Social-ecological System Resilience, Climate Change, & Adaptive Water Governance

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Award Year: 
2013
Principal Investigator: 
Barbara Cosens, University of Idaho
Lance Gunderson, Emory University
Associated Program: 

  
Water, in addition to its role in sustaining human life, supports ecosystems that provide many of the services society relies on. Yet our governance of major water systems has not placed them on a path toward sustainability. Resilience thinking provides a bridging concept between knowledge of the biophysical system and governance principles to move systems of water and society to a more sustainable future. Resilience is a measure of the amount of perturbation a social-ecological system can withstand while maintaining its structure and functions. Research to facilitate sustainability in major water basins must focus not only on ecological resilience, but on how to achieve that resilience in a manner perceived as legitimate by the participants in a democratic society and that begins with the current hierarchical and fragmented system as the baseline from which new approaches must be applied. Achieving this level of integration between ecological concepts and governance requires a dialogue across multiple disciplines, including ecologists with expertise in ecological resilience, hydrologists and climate experts, with social scientists and legal scholars.

This Pursuit seeks to explore whether criteria and models can be developed to link ecological resilience and the policies governing the process of water management in complex, multi-jurisdictional water basins, and will contribute to the growing effort to connect concepts from science to policy decisions and to move social-ecological systems toward greater sustainability.

Participants: 
Craig Allen, University of Nebraska - Lincoln
Anthony Arnold, University of Louisville
Melinda Benson, University of New Mexico
Brian Chaffin, US Environmental Protection Agency
Mary Collins, SESYNC
Robin Craig, University of Utah
Daniel DeCaro, University of Louisville
Alexander Fremier, Washington State University
Ahjond Garmestani, US Environmental Protection Agency
Dale Goble, University of Idaho
Hannah Gosnell, Oregon State University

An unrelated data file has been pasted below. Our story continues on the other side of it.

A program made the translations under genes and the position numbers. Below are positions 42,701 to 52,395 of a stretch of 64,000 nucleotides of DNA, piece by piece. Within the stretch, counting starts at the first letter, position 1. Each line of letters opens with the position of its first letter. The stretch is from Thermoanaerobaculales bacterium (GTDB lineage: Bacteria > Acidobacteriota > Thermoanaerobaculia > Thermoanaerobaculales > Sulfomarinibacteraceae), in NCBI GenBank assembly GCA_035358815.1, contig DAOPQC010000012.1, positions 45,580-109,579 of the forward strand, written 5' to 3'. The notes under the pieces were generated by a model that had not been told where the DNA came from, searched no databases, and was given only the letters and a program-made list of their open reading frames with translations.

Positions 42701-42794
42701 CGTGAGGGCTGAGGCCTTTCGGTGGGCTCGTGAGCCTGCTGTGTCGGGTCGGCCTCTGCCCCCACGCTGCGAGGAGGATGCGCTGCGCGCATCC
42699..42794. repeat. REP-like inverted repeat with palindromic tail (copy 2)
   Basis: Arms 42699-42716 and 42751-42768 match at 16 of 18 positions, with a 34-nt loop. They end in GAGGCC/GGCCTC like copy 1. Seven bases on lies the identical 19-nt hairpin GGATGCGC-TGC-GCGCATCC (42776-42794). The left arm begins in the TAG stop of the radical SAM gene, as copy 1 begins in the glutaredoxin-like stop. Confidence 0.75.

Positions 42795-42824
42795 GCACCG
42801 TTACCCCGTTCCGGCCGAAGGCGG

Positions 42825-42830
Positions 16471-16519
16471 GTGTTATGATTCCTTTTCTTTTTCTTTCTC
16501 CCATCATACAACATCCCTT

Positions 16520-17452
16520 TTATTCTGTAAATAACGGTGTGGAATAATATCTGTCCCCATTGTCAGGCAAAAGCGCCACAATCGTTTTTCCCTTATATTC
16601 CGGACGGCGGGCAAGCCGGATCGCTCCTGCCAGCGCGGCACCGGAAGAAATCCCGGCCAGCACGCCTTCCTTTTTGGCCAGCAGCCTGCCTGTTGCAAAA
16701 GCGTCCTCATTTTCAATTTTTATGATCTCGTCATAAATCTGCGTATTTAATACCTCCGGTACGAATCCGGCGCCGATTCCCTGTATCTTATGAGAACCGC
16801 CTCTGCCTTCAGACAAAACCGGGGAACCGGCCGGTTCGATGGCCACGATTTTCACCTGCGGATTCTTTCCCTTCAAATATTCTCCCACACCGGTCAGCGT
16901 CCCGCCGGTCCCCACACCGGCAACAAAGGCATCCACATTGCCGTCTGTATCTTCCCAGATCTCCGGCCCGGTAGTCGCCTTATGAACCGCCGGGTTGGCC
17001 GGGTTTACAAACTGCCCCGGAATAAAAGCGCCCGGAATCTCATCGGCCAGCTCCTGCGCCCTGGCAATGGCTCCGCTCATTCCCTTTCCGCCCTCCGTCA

Olivia Green, US Environmental Protection Agency
Shana Hirsch, University of Idaho
Ramsey Kropf, US Department of the Interior
Kim Ogren, Oregon State University
J.B. Ruhl, Vanderbilt University
Edella Schlager, University of Arizona
Anthony Schutz, University of Nebraska - Lincoln
Mark Stone, University of New Mexico

Resources:

Resource Title Brief Summary
Identifying Legal, Ecological and Governance Obstacles, and Opportunities for Adapting to Climate Change Apr 22, 2014

Article published in Sustainability.

Columbia River Treaty Options: Protocols for Transboundary Adaptive Management Examined Nov 15, 2014

White paper published in The Water Report

Protocols for Adaptive Water Governance: The Future of the Columbia River Treaty Nov 15, 2014

White paper published by The Program On Water Issues (POWI).

The Adaptive Water Governance Project: Assessing Law, Resilience and Governance in Regional Socio-Ecological Water Systems Facing a Changing Climate Nov 04, 2014

Article published in Idaho Law Review, Natural Resources and Environmental Law Edition.

The Columbia River Treaty and the dynamics of transboundary water negotiations in a changing environment: How might climate change alter the game? Jun 01, 2016

Chapter published in Western Water Policy and Planning in a Variable and Changing Climate.

Adaptive Governance of Water Resources Shared with Indigenous Peoples: The Role of Law Mar 11, 2016

Article published in Water.

Application of the Adaptive Water Governance Project to the management of the Lake Eyre Basin and its connections to the Great Artesian Basin Mar 11, 2016

Report published by Barbara Cosens.

The role of law in adaptive governance Mar 16, 2017

Article published in Ecology and Society.

Legal and institutional foundations of adaptive environmental governance Mar 16, 2017

Article published in Ecology and Society.

Regime shifts and panarchies in regional scale social-ecological water systems Mar 16, 2017

Article published in Ecology and Society.

Pages

Associated SESYNC Researcher(s): 
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